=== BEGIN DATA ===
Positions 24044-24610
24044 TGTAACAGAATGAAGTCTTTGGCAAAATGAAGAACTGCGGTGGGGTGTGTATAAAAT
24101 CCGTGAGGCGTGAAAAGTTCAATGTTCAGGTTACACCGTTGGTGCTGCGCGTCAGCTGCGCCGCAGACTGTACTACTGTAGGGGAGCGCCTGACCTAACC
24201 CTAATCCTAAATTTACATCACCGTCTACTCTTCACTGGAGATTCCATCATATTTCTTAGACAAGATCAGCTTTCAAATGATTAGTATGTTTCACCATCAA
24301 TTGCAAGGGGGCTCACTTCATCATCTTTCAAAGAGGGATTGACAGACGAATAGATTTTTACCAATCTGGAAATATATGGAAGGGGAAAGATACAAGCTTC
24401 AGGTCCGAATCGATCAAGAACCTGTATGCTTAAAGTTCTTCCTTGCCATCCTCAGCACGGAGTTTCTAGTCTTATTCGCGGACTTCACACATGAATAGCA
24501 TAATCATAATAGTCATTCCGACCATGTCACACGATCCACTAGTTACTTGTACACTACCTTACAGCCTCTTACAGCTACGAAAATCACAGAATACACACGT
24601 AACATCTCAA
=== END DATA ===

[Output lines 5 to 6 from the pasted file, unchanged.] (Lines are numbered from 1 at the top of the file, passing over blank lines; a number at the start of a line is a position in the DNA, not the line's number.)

24301 TTGCAAGGGGGCTCACTTCATCATCTTTCAAAGAGGGATTGACAGACGAATAGATTTTTACCAATCTGGAAATATATGGAAGGGGAAAGATACAAGCTTC
24401 AGGTCCGAATCGATCAAGAACCTGTATGCTTAAAGTTCTTCCTTGCCATCCTCAGCACGGAGTTTCTAGTCTTATTCGCGGACTTCACACATGAATAGCA